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Fidelity names global head of asset management

Fidelity names global head of asset management

Fidelity International has appointed Bart Grenier to the newly-created role of global head of asset management.

Grenier is a veteran of Fidelity International’s US sister company Fidelity, having worked on and off for the firm since 1991.

In his new role he will be based in London and report directly to Brian Conroy, president of Fidelity International.

Grenier re-joined Fidelity in July of last year following a spell as chief executive of The Boston Company Asset Management. He was named head of investment solutions and innovation in Fidelity's personal investing division.

After just six months he is leaving this role to move to London and will be replaced by Brian Hogan, who has been president of equity and high income investing in the firm’s asset management group since 2009.

Grenier has a long history at Fidelity, where he worked from 1991 to 2005, ending up as a vice president, overseeing the firm’s equity trading desk.

According to The Wall Street Journal, he originally left Fidelity, for a four-month period in 1997, for DDJ Capital Management, where he worked with a number of former Fidelity portfolio managers, before returning to Fidelity in August of that year to head up its high income division.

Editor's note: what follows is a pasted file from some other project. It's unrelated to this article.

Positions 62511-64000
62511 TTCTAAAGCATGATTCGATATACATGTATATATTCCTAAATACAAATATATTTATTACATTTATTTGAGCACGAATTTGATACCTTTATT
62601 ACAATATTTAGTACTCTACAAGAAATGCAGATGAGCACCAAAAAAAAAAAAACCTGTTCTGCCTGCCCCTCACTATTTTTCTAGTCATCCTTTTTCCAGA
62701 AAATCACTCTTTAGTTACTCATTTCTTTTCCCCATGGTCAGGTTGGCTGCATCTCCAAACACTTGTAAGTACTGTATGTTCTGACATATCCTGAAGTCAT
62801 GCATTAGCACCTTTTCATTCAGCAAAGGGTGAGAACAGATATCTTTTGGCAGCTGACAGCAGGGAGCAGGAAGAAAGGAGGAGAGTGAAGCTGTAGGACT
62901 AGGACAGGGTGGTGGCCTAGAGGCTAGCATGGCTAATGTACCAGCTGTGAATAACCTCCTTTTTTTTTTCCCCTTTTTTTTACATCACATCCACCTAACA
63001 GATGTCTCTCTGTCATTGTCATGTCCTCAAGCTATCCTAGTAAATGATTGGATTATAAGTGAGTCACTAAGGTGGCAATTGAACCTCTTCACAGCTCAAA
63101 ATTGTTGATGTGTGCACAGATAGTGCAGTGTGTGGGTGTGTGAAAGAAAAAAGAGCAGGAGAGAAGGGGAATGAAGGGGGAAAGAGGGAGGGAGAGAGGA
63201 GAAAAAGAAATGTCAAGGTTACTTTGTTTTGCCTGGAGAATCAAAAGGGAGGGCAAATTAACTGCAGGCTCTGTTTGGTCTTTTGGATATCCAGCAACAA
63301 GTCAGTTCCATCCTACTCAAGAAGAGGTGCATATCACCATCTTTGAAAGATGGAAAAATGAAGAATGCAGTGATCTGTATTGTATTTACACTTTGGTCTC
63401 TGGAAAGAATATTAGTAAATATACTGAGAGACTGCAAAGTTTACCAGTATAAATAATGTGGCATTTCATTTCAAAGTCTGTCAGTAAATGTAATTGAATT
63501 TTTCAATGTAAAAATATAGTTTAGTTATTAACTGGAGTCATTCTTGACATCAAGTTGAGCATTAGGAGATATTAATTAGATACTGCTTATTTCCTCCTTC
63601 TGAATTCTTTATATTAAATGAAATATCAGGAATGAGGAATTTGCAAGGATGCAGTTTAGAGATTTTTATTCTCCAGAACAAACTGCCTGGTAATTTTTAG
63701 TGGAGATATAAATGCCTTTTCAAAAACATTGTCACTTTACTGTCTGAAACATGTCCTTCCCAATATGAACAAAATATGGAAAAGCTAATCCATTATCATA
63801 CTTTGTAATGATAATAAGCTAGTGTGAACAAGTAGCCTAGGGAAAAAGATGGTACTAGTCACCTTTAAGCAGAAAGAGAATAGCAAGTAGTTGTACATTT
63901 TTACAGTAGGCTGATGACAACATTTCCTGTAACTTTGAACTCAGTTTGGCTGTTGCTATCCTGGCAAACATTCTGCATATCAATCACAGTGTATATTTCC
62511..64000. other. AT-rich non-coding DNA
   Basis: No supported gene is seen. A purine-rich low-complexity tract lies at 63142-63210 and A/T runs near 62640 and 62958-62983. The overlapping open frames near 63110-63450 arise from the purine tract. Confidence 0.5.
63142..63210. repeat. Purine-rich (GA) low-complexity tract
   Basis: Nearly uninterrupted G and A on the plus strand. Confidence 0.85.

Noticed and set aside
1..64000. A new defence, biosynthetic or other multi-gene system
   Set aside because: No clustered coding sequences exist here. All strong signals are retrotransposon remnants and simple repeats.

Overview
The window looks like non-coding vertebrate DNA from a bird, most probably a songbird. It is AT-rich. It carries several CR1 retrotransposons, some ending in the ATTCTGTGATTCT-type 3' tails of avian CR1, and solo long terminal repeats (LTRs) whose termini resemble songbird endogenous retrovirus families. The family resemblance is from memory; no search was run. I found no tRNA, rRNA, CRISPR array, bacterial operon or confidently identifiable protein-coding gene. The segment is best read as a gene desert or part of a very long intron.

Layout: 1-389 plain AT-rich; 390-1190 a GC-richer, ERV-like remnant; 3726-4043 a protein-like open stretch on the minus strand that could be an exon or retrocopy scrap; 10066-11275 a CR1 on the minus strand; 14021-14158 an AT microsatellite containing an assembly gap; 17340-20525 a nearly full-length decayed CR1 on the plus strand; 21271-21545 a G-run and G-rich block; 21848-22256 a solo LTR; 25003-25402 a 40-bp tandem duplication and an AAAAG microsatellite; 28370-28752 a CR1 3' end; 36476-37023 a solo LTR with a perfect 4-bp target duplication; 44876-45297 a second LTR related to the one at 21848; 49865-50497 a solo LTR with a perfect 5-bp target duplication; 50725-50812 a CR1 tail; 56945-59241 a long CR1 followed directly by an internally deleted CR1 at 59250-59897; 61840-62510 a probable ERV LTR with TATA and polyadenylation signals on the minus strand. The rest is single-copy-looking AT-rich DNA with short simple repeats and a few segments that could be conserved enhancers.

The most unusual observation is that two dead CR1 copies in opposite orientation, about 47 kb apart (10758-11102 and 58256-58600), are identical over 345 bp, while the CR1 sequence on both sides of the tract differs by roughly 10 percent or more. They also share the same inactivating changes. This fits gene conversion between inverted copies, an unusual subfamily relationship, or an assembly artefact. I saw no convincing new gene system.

He then left the firm for a more prolonged period in 2005 when he joined DB Advisors, a division of Deutsche Asset Management, as chief investment officer and managing director.

During his spell at Deutsche, in 2008, the Securities and Exchange Commission (SEC) charged Fidelity and 13 then current and former employees for improperly accepting $1.6 million in travel, entertainment, and other gifts paid for by outside brokers looking to win trading business from the asset manager. 

Grenier was one of the former employees named in the SEC allegations, alongside legendary portfolio manager Peter Lynch, among others.

Both men settled the SEC charges without admitting or denying the allegations.

In 2011 he left Deutsche for The Boston Company, where he was chairman, chief executive and CIO, until his departure in 2017.

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